The National Weather Service has warned that additional thunderstorms could be in the cards, possibly until Wednesday morning.
You also may have heard that the natural climate phenomenon El Niño officially arrived last week — more on that soon.
Thousands of Oncor customers — more than 22,000 — lost power during Sunday’s storms in the Dallas area, according to The Dallas Morning News. Most had their service restored by the following morning.
As of Monday afternoon, Dallas’ forecast put Tuesday’s chances of thunderstorms and showers at around 60%. Some storms could turn severe. Tuesday night and Wednesday morning have chances of rainy weather, too.
Meteorologist Monique Sellers with the National Weather Service Fort Worth told the Observer that Dallas will start “drying out but heating up” this week.
“We will be dealing with temperatures up into the upper 90s and over 100 degrees, and heat indexes up to almost 110 are possible by the end of the week,” she said. “So, we're going to very much switch from more thunderstorm safety to heat safety pretty quickly.”
Now, in terms of El Niño, here’s some of what we can expect here in Dallas.
What Is El Niño?
El Niño, which translates to “little boy” in Spanish, is the warm phase of a climate pattern and occurs every few years or so. It stems from weakened trade winds and warmer surface-water temps in the equatorial Pacific near the coast of South America, according to the National Oceanic and Atmospheric Administration.
El Niño most often peaks in December and can spur higher global temps.
The Southeast and Gulf Coast will undergo wetter weather and experience more flooding, too. Come winter, there's a 56% chance that El Niño will turn into a strong event, according to NOAA.
How Will El Niño Affect Dallas?
As for North Texas, Sellers said we won’t feel a whole lot — not right now, at least. El Niño won’t prompt much change until the cooler seasons.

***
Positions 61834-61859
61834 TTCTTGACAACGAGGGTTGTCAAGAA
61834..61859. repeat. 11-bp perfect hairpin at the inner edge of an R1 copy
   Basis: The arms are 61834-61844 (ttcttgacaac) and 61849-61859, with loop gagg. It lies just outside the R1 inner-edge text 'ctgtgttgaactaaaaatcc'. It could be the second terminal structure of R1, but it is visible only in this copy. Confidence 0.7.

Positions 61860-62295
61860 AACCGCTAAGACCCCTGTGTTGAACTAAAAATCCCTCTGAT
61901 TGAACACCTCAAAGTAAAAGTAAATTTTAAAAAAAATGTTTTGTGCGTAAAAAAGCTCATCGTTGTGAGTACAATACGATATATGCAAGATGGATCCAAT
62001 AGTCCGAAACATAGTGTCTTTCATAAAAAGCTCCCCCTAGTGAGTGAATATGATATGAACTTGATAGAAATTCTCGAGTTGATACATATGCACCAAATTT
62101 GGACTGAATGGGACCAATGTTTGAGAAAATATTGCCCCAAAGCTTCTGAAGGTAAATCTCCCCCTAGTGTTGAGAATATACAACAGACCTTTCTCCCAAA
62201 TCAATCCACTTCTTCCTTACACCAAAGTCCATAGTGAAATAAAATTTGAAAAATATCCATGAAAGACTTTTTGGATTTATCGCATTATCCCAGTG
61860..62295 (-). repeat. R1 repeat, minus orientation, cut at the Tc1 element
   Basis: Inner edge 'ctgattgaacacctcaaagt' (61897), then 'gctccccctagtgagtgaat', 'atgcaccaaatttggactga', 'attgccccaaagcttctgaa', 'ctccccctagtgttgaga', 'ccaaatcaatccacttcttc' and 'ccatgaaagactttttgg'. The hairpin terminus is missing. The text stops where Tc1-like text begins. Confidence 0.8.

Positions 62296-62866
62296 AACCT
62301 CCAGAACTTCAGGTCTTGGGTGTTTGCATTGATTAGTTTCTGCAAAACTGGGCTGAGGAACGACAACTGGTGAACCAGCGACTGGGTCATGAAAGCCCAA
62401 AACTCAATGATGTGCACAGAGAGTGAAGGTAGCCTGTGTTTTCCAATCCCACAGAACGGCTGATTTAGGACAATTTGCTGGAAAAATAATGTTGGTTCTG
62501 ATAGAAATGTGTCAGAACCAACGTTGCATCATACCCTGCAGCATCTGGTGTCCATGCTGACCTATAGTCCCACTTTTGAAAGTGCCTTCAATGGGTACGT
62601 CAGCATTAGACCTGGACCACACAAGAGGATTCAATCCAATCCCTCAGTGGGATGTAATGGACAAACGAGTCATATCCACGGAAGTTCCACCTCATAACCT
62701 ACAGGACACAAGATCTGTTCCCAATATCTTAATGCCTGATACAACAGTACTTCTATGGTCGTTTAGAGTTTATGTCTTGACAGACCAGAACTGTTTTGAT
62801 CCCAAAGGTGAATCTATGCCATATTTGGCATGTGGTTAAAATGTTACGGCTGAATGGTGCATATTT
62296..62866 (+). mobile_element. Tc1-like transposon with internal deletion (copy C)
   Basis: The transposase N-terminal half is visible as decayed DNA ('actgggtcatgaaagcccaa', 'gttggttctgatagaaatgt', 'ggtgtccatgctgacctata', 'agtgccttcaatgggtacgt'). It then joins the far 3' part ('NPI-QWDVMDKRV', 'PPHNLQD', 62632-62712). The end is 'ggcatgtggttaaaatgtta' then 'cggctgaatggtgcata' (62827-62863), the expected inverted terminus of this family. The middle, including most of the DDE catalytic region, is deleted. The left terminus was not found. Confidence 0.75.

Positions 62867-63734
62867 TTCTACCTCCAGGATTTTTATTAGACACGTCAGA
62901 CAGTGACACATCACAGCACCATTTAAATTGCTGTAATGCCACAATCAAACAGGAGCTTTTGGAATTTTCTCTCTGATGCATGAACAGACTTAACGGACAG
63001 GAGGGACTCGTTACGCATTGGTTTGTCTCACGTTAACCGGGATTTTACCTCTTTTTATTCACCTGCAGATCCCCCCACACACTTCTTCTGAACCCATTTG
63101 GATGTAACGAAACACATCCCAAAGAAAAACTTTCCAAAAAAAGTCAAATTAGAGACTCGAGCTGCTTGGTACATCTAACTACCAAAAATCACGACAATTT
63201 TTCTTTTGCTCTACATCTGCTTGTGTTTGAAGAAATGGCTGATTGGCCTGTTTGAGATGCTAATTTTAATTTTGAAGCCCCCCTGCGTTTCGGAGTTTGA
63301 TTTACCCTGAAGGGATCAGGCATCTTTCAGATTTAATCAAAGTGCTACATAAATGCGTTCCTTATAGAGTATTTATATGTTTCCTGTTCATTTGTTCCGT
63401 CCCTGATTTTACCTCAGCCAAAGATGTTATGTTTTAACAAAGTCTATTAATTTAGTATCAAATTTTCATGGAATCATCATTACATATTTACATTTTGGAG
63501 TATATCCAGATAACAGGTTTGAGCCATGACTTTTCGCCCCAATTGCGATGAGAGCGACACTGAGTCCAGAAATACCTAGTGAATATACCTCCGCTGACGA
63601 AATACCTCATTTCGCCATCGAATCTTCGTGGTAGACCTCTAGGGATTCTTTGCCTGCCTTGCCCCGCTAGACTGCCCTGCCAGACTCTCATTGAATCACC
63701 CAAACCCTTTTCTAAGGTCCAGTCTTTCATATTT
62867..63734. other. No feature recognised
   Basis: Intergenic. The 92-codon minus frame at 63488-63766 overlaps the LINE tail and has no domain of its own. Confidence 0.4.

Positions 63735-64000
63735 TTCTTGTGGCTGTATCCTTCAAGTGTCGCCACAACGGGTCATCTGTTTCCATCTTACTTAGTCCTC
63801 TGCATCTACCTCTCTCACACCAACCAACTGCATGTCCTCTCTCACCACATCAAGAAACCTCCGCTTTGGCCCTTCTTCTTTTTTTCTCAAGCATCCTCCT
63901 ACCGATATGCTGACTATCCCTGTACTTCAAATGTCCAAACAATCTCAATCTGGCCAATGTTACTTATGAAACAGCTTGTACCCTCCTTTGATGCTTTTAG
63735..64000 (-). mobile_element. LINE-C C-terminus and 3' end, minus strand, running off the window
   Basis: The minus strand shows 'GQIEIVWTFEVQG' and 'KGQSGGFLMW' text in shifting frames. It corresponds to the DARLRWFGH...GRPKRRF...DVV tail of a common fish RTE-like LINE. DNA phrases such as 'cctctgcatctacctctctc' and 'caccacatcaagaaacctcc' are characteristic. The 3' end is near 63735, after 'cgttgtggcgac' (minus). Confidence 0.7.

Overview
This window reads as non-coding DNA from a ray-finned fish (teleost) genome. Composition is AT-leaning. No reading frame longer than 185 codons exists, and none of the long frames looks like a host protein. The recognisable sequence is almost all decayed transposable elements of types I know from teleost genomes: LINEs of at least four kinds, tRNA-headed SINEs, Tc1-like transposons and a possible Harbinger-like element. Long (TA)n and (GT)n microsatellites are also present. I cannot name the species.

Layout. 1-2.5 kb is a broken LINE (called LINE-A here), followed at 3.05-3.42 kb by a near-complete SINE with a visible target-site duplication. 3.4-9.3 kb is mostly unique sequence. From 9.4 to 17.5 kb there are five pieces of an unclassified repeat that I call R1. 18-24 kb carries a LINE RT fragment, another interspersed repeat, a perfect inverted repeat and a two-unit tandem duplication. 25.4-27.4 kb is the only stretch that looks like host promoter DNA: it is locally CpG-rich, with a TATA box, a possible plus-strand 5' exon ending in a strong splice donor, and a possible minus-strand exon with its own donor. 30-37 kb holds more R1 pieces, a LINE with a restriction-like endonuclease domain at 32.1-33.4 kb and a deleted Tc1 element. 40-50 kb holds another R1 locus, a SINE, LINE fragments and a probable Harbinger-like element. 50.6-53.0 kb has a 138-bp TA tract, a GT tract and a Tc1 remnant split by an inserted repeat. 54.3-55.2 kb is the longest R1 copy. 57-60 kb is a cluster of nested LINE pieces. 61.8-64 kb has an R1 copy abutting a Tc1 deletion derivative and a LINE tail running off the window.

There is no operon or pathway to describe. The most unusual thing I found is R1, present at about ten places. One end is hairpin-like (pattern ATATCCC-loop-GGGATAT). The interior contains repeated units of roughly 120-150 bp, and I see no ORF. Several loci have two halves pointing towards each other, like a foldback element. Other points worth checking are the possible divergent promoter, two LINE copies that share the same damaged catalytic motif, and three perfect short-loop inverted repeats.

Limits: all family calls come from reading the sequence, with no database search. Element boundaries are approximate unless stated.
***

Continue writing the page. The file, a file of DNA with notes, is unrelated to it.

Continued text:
El Niño aside, Sellers said the major issue people should be aware of is the heat, especially starting this week.
“Running through the summer, it's going to get real easy to get tired of hearing us talk about heat safety,” she said, “but it's going to be very important.”
Pete Delkus with WFAA tweeted that summertime El Niño isn’t a big driver of weather in the Lone Star State. But it is during the winter months.
“As for the summer forecast, Texas is expected to experience above normal temperatures,” he added.
El Nino is not a huge driver of Texas weather during the summer months. It is during the winter... but not during the summer. As for the summer forecast, Texas is expected to experience above normal temperatures. https://t.co/fl9I00cIEY— Pete Delkus (@wfaaweather) June 4, 2023
From December through February, El Niño brings cooler and wetter weather overall, according to KXAN. And good news for the spring: It could mean far fewer hail storms and tornadoes.
How Does El Niño Change Global Weather?
El Niño can seriously boost extreme weather events around the world, often spiking average surface temperatures. It may also contribute to “an all-time record warm year this year or next, which could surpass the El Niño year of 2016,” according to Axios.
El Niño could play a role in future droughts, floods and heat waves. Such weather extremes are have been exacerbated thanks to global climate change.
Speaking of climate change, NBC-DFW reported in January that warmer-than-normal winter months in the Dallas-Fort Worth area could become increasingly common moving forward.
This area has experienced warmer winters at a higher rate compared with the country on the whole: a 3.8-degree increase from 1970 versus the national increase of 3.3 degrees. In North Texas, winter is the season that's warming the fastest.
Or, as NBC-DFW put it: “This all means our coldest days of the season aren’t as cold anymore and our number of cold snaps is shrinking.”